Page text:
By Olaniyi Olayemi
Lagos is notorious for many a thing, albeit negative for the most part. Its mention brings a writ of remembered fear on the faces of those who’ve had horrid experiences in their stay there. Inhabitants, transplants mostly, per diem live to face its stressfulness owed to a capitalist nature that exploits.
I’m a student and I live in Sango Ota, a contiguous city, which is fast becoming a metropolis itself, greatly influenced by a surfeit of factories. I route through Lagos each time I journey back to my school in Ife, experiencing always its good, bad and ugly.
My last voyage through Lagos was in the wee hours of a Friday. It was around six in the morning but it hadn’t dawned (longer night, shorter day, I suppose). My early rising was meant to avoid my getting grounded in the fast-building gridlock which one experiences at Toll Gate, an outskirt that connects one to Lagos, but 6am was rather too late a time for me.
Most commuter buses that ply Lagos are painted yellow with two black parallel lines. At the rear of most of these buses is a sketch showing a sombrero hatted man paddling a boat, all rendered in black. This I suppose shows pictorially the alluvial topography of the state. These buses – danfos in local lingo – ply Oshodi, Agege, Mile 12, Obalende, to mention a few places.
After a few minutes of waiting, I finally thumbed down a danfo going to Oshodi and hopped in. There were 4 people already seated and they seemed to me to be enjoying the soporific breeze of the precocious morning. Suddenly, the passenger beside me–voluble, pudgy, and stentorian–blurted some vitriol against the Nigerian government. It then occurred to me that a conversation was taking place in the bus which my arrival had suspended.
“He said we should be eating Abakaliki rice. Ehn why is he saying we should not eat imported rice? If you want to eat Abakaliki rice fine, but does he mean to say that they are all eating the Abakaliki rice at Aso Rock? Is this the ‘change’ they are talking about?’ Nobody should come and campaign any foolish thing to me again”.
I wasn’t surprised at his disparagement. Nigerians, I know, display an unmatched patriotic élan when it comes to commenting on their country, especially when corruption is the subject matter. But this man spoke empirically as if he knew the many shady things in the polity Nigerians don’t know of. I wondered for a moment if he had been to Aso Rock.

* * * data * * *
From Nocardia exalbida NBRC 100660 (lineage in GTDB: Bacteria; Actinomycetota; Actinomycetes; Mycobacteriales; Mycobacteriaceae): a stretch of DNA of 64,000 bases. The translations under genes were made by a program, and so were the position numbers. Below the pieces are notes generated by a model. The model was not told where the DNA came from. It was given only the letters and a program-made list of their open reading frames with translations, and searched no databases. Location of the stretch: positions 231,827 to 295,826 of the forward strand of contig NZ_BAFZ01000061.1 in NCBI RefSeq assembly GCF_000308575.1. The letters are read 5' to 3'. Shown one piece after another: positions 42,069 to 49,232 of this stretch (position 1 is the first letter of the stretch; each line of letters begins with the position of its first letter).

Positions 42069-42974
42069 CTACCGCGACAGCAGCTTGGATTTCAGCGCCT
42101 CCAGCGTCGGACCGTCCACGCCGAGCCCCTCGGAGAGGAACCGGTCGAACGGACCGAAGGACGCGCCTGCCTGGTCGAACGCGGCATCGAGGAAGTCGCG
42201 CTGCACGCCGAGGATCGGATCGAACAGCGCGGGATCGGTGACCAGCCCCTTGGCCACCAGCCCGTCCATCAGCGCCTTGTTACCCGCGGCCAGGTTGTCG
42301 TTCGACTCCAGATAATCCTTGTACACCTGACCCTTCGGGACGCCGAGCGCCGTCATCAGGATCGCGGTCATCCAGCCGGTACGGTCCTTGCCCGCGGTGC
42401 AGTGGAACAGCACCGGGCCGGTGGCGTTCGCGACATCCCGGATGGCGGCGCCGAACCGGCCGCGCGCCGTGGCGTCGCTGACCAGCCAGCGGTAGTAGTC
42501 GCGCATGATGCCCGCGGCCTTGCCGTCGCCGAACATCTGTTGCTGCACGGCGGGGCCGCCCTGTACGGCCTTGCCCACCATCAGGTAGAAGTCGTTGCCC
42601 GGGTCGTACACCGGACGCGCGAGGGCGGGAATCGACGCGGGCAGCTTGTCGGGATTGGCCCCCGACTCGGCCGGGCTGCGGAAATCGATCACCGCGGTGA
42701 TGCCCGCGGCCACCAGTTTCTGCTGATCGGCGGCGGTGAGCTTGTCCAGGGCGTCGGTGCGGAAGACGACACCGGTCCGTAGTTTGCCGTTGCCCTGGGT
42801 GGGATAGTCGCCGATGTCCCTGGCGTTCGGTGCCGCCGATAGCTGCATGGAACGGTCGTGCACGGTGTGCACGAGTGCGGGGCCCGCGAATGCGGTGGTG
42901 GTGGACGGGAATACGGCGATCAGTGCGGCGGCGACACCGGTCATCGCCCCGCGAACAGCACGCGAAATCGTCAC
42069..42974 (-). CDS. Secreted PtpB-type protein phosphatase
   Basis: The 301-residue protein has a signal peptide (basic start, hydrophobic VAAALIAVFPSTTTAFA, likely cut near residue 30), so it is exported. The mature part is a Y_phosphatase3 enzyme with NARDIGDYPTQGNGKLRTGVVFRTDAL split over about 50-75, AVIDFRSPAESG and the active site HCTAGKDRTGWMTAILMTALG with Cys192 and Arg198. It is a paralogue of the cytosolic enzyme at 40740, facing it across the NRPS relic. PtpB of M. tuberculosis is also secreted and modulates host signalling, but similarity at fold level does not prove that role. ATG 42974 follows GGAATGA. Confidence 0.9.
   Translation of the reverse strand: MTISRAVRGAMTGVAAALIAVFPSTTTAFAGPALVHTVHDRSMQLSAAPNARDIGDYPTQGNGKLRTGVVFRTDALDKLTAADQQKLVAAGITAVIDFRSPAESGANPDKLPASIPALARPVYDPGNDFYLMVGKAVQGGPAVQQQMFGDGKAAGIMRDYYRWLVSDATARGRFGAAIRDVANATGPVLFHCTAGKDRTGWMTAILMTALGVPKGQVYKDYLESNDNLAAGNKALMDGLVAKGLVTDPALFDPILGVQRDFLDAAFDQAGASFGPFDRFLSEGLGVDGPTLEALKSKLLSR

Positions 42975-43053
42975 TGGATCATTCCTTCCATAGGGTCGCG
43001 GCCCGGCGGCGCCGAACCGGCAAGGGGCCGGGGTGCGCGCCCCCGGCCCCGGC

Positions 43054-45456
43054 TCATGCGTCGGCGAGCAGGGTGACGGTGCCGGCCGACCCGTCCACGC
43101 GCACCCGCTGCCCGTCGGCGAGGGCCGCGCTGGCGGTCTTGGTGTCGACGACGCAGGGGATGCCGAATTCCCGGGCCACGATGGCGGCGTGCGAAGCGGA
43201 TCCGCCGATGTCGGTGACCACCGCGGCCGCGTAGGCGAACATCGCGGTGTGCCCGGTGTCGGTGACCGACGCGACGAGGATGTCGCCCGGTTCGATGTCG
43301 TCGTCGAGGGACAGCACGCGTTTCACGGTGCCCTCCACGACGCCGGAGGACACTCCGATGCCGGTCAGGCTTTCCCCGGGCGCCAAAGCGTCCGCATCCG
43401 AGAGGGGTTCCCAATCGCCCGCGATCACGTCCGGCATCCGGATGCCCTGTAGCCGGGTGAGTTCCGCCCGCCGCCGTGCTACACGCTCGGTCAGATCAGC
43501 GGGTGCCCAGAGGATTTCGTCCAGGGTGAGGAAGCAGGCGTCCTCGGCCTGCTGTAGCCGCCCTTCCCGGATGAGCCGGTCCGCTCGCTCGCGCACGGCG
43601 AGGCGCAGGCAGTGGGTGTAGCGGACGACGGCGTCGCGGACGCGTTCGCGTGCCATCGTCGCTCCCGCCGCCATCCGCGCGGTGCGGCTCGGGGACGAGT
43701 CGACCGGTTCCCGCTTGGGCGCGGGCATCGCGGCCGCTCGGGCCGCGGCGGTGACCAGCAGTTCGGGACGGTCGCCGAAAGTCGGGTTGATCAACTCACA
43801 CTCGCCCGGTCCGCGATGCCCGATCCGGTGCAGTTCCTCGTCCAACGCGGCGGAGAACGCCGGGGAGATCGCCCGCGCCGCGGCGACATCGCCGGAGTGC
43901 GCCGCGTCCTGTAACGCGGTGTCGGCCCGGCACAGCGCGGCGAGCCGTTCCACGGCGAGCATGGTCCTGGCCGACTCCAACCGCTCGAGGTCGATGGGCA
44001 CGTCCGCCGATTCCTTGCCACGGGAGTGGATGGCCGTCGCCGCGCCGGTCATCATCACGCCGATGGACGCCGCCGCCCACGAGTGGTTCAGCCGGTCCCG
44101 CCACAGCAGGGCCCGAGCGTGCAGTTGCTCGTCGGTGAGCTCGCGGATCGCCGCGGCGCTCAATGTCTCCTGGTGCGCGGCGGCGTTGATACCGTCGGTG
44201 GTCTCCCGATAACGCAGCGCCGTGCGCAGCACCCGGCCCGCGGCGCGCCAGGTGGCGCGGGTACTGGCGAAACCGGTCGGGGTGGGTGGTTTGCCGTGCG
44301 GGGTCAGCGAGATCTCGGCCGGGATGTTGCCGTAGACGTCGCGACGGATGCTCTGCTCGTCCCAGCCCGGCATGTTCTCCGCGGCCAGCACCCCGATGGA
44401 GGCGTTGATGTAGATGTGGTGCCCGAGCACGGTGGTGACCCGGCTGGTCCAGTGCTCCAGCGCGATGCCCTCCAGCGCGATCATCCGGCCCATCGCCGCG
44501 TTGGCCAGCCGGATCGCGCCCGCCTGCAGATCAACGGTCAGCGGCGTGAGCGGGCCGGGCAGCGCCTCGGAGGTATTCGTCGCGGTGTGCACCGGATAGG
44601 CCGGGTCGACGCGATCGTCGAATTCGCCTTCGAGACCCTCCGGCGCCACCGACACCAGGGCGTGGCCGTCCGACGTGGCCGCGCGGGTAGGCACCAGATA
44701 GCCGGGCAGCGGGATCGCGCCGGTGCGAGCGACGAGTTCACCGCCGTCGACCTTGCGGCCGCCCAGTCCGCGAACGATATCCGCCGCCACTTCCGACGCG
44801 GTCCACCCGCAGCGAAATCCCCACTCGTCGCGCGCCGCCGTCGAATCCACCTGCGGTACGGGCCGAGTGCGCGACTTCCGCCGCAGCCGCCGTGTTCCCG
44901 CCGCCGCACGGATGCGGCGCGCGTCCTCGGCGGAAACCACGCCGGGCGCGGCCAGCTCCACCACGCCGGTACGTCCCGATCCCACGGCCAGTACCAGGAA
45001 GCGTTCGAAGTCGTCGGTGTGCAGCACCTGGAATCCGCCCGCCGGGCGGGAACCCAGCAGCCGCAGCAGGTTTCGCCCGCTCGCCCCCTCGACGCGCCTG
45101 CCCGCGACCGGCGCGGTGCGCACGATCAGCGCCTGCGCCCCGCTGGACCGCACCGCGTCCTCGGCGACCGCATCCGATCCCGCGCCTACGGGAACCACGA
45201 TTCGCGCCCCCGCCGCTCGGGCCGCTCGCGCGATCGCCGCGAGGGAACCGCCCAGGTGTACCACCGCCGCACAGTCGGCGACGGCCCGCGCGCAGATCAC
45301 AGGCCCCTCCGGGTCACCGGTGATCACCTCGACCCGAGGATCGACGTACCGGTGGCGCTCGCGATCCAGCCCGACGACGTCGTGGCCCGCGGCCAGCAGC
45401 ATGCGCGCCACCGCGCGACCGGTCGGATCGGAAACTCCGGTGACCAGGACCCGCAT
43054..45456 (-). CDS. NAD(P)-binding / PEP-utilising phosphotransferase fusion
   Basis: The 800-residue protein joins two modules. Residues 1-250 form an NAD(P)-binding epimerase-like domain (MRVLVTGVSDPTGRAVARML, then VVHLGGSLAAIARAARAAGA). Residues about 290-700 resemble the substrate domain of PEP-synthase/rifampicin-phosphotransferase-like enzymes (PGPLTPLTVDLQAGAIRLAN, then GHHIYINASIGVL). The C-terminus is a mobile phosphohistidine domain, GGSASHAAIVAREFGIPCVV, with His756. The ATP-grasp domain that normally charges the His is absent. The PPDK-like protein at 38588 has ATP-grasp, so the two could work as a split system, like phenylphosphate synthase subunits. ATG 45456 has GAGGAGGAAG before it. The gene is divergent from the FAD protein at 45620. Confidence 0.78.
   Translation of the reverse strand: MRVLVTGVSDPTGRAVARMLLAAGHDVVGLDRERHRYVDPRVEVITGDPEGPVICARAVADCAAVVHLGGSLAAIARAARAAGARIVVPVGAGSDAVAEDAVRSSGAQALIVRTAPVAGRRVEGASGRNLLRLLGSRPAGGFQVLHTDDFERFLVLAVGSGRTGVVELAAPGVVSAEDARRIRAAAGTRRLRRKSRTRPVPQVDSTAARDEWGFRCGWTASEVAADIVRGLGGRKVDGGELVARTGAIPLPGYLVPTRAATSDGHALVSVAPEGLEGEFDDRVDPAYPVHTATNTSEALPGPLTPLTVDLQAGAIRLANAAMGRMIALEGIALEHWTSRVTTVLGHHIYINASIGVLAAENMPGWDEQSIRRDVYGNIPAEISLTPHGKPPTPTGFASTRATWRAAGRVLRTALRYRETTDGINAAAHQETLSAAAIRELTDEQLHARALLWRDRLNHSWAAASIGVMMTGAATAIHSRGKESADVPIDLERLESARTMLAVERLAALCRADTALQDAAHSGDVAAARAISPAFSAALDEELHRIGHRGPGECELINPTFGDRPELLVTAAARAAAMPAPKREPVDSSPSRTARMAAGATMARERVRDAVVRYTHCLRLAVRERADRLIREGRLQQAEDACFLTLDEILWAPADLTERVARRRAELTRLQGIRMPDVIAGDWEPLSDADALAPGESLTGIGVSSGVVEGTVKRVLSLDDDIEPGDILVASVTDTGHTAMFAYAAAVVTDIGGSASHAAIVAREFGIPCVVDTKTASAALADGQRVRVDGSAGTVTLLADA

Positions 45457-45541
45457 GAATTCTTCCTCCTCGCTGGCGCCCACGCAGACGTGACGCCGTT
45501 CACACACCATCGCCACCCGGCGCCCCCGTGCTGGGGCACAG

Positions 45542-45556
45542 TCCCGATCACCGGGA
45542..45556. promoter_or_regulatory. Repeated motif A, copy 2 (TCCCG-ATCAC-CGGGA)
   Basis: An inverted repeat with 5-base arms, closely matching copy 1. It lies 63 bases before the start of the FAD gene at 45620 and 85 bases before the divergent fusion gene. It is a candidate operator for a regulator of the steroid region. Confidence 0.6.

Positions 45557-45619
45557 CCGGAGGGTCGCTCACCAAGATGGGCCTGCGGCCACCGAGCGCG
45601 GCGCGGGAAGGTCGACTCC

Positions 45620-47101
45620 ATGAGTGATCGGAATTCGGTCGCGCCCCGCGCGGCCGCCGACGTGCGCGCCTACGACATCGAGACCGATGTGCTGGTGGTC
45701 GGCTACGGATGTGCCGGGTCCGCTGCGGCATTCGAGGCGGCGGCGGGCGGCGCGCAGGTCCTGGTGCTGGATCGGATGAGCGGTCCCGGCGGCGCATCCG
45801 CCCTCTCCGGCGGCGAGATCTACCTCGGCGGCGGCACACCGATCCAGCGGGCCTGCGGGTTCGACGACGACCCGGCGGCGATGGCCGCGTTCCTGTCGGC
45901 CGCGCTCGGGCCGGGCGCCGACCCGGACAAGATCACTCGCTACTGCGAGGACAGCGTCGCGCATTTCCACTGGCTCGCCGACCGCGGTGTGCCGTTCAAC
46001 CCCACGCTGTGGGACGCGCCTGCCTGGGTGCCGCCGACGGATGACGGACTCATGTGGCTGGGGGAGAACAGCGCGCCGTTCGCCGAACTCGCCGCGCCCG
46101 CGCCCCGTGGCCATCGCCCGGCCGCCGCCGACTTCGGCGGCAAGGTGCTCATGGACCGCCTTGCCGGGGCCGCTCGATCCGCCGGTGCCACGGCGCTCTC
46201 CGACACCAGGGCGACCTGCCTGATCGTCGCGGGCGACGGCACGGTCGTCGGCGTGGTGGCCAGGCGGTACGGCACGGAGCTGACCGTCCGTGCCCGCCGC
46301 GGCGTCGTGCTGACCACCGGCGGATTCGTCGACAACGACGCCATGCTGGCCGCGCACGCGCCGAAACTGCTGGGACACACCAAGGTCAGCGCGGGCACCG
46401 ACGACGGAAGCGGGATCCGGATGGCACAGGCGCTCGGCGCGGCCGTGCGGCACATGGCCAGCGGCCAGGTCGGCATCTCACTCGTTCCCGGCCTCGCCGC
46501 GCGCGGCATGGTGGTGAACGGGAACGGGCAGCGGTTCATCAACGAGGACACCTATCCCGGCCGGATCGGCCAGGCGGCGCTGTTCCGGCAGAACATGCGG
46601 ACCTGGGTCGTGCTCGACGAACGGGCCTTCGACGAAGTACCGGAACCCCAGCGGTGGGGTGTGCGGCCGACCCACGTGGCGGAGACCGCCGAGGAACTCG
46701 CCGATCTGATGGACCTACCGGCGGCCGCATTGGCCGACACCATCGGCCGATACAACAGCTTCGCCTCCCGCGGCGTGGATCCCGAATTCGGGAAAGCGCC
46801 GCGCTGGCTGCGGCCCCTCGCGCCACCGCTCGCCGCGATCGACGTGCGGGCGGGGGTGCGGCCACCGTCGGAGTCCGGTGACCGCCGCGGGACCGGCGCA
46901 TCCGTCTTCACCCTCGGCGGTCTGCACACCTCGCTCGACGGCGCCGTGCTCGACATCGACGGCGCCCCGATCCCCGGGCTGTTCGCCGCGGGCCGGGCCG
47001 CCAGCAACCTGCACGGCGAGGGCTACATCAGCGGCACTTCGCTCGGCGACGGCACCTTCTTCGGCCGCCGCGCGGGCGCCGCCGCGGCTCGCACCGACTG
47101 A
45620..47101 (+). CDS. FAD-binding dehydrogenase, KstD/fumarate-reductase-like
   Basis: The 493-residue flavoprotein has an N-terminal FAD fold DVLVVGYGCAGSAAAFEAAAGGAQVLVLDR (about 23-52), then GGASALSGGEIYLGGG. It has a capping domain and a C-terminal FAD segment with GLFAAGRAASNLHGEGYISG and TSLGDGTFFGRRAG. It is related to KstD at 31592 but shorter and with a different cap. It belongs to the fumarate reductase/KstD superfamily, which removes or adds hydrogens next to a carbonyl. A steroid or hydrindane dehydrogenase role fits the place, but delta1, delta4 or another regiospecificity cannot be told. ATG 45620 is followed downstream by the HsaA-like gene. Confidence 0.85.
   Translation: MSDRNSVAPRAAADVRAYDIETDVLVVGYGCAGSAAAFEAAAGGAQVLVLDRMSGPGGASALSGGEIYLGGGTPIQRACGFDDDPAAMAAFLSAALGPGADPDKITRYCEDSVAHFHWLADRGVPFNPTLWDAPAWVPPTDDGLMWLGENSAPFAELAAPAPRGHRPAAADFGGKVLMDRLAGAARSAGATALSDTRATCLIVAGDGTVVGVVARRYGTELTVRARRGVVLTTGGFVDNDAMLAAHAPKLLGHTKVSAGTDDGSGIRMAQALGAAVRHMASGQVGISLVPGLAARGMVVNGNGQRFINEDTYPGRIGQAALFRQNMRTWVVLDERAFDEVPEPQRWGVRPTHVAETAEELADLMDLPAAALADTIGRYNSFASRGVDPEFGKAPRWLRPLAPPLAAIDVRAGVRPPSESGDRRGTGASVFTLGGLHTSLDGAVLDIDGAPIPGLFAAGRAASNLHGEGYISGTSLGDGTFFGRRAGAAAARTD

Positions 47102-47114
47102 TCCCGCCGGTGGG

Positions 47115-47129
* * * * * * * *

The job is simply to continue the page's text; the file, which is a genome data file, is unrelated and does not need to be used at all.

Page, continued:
A man jn front of me was seconding all the views about the Nigerian economy and the President’s seeming ineptitude with a syncronised nod.
By the time we reached Oju-ore, a T-junction (looking like an inverted Y though), the bus was almost full, carrying an assortment of Lagos-bound-early-rising commuters. The tonguey commuter continued his vitriolic flaying of the Nigerian political class, providing a soundtrack to the morning.
The irked co-passenger represented a demographic of Nigerians who each day tells tales of hardship; of the stratospheric soar of prices of goods; of how the government is reneging on its many electoral promises; of how Nigeria is at an all-time economic recession; and how the former administration seems to be better off than the present.
Lagos is a perfect archetype of the larger Nigerian society. It is a paradox; a city of struggle and a city of paradise; a city of law and lawlessness; a city of traffic and traffic lights. It is utopia and dystopia sewn together in a geographical spectrum. There’s an inimitable burst of energy displayed by hawkers of bread, rat poison, chocolate candies, biscuits, sweets, sausage rolls, soft drinks, pastries, belt, and an infinite number of items that form the gaggle of merchandise sold on the road. From all sides of the window they come bearing their goods in rhythmic gimmicks. Once a passenger beckons a hawker, they sprint after the car, exchanging in motion money for goods through the window. This they do for almost every transaction on the road.
Lagos’ colonial and industrial history perhaps explains why it serves as a melting pot of sorts. Being a melting pot isn’t without some downsides however. In Lagos, like most industrial cities in the world, the rookie falls prey to extortion and fraud because the have-nots ingeniously device devilry ways of defrauding people.
The best place to measure the potency of the change doctrine the current administration is creeded on is Lagos. And frankly, nothing has changed to an appreciable level in Lagos. Nigeria, as attested by Lagos, is still rotten.
Before the irked passenger alighted at Iyana Ipaja, he reminded us of Da Grin’s factual lyricism oft-quoted by distraught Nigerians:
Gbogbojumo lan gi riya.
Obviously, he gave up on Nigeria. He gave up on the change mantra.
Olaniyi Olayemi Luke
Olayemi, a poet and essayist, wrote from Obafemi Awolowo University.